Buying Famous Five books at Binns in South Shields
Our articles on Binns, in South Shields, has certainly revived fond memories for so many readers.
Here Jeanette Walker recalls the store that would seem to be a big loss to the town and its shoppers.
“I could say so much about Binns,” says Jeanette.
“I started work above what was then Martins Bank (now Barclays) in 1956, and Binns was the very heart of the shopping centre of South Shields.
“Everybody shopped in Binns for something because it had everything.
“It had clothes, furniture, cosmetics, decorating materials,bakery green grocery,deli and electrical goods.
“It also had a large menswear department, haberdashery, not to mention the cafe, though I have probably missed things out of that list.
“Then, as a young married person setting up home, I made good use of the wonderful 12 months for cash scheme they had on furniture and white goods.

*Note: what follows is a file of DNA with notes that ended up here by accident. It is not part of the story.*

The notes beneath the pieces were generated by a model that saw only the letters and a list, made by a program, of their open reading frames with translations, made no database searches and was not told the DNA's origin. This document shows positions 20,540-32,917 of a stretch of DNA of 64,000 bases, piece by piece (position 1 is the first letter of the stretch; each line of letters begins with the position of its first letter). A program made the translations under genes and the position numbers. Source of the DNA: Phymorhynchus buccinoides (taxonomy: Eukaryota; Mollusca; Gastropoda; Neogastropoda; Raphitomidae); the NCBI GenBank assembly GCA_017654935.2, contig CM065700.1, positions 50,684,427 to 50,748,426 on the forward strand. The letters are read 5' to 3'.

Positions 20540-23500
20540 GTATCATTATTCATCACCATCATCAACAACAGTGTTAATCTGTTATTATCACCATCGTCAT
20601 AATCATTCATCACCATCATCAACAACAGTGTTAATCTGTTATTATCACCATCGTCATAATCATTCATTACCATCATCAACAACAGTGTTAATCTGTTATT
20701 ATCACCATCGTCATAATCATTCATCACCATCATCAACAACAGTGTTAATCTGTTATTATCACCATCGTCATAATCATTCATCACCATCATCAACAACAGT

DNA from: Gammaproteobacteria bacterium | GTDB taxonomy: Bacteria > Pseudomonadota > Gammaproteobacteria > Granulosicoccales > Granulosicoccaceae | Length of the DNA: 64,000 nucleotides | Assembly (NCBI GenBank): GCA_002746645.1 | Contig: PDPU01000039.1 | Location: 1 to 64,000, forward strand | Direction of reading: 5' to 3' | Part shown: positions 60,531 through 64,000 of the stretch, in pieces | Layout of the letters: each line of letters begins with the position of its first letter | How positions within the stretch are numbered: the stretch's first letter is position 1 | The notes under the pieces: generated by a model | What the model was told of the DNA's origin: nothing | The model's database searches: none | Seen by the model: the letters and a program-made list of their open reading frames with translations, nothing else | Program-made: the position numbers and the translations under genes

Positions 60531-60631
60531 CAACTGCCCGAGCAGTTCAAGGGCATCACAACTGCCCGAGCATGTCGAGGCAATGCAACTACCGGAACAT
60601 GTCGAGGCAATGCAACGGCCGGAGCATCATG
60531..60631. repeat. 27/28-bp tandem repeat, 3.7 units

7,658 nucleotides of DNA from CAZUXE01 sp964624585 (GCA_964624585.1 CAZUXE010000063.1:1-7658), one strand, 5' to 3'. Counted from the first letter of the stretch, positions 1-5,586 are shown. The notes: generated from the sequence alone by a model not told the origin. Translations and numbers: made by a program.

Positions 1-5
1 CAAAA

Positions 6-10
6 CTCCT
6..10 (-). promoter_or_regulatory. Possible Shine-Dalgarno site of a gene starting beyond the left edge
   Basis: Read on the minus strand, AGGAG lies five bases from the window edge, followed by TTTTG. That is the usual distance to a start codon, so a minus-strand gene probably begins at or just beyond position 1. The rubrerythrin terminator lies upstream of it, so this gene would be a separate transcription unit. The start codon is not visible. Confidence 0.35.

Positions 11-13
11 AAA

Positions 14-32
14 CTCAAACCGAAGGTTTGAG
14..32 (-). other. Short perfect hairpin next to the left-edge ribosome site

“I used the in-store hairdressers, and my mother and I met friends every Saturday morning for coffee (their Rambouts coffee was delicious not to mention the free biscuit!).
“I could go on waxing lyrical about Binns, it was a very sad day when they closed. My mother never fully recovered, and as a shopping centre neither did South Shields.”
What do you think?
Another reader to get in touch regarding one of our old photos of shops in South Shields was Lorraine Bremner.
Lorraine wrote: “Seeing a picture of T&G Allan’s shop, in King Street, in the Gazette, brought back many memories for me.
“In the mid-sixties I used to save up my pocket money and buy Enid Blyton’s Famous Five books for the costly sum of seven shillings and sixpence each!
“I still have the full set at home now, all in mint condition. Also when I started the Girls Grammar School, my Mam bought me my first Parker fountain pen from the shop together with a bottle of blue Quink ink.”
Which are the shops, from across South Tyneside, that have since closed and that you particularly miss?
Please get in touch with your memories about the area’s retail past – the places and the people.